8. x x x [Teodoro Teodoro] deliberately failed to consider and mention in his complaint that there was already a decision rendered by court, declaring the subject property as part of the property left by Petra Teodoro to her legitimate heirs, which include among others [respondents].

9. That however, due to [respondents’] failure as substituted heirs to execute the order, dated May 18, 1994, a Motion for the Revival of Judgment was filed and heard before Branch 10 of the Regional Trial Court of Bulacan. The Honorable Court x x x resolved x x x the extent of the allowance and admission to probate the holographic will of the late Petra Teodoro, where a Certificate of Allowance dated February 14, 1990 was subsequently issued, as its Decision dated June 29, 1989 became final and executory, affect the revival of judgment.

x x x x

13. While it is true that the dilapidated ancestral house in the subject property was demolished; however, the said act, as suggested by [Teodoro Teodoro] was allowed by [respondents] (who had their respective houses built in the same lot where the same is constructed) in order to have the same be partitioned among themselves. As [Teodoro Teodoro] was constantly complaining that the property left to him and his siblings is less than the subject property given to the [respondents] in area, they agreed verbally that if the ancestral house will be demolished, a surveyor would be at ease in surveying the same and determine if indeed the area is more than that allotted to [Teodoro Teodoro], which in that case, as per agreement, the excess, if any will suffice the lack in area of [Teodoro Teodoro]. It was however found out that the area of the subject property was less than the area that should be allocated and apportioned as shares of [respondents], hence they [intimated] the same to [Teodoro Teodoro], who got mad and threaten[ed] to get the subject property from them.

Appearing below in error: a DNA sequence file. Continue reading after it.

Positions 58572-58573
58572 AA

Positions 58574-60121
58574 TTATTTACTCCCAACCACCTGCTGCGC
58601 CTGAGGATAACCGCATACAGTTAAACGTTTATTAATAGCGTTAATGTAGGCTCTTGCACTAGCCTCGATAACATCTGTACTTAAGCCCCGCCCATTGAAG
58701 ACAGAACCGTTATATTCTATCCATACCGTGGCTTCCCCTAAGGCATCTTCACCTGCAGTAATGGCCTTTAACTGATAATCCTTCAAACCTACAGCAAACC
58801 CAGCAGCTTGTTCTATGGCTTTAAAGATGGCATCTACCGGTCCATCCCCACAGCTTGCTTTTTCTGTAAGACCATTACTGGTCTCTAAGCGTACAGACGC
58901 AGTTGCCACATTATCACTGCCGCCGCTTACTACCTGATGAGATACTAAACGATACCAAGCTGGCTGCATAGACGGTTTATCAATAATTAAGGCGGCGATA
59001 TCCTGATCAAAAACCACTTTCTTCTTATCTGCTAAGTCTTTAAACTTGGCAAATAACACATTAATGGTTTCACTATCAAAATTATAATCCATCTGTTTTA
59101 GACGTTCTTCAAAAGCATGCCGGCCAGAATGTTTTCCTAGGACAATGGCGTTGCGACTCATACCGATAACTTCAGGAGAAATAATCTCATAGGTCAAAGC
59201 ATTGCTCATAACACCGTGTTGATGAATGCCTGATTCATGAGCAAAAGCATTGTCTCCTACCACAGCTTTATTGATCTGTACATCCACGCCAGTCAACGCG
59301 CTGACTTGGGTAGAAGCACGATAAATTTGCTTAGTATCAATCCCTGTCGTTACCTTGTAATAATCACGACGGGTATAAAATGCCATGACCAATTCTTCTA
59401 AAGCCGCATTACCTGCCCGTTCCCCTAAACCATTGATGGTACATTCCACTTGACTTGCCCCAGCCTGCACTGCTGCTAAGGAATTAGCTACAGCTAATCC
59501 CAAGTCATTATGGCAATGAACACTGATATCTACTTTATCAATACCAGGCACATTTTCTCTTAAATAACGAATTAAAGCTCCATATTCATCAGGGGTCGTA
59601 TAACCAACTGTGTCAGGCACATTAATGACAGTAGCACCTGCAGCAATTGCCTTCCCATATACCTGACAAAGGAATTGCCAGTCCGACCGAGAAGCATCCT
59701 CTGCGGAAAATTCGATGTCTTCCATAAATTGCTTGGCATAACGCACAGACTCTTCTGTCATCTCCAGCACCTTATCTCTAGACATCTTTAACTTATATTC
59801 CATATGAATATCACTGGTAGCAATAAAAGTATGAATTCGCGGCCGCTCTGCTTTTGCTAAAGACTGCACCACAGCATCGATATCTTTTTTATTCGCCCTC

14. The putting of signs “No Trespassing” posted at the frontage of the subject property is an allowable act by owners, residing thereat to protect their property against intruders, hence there is nothing wrong for [respondents] to put the same. x x x.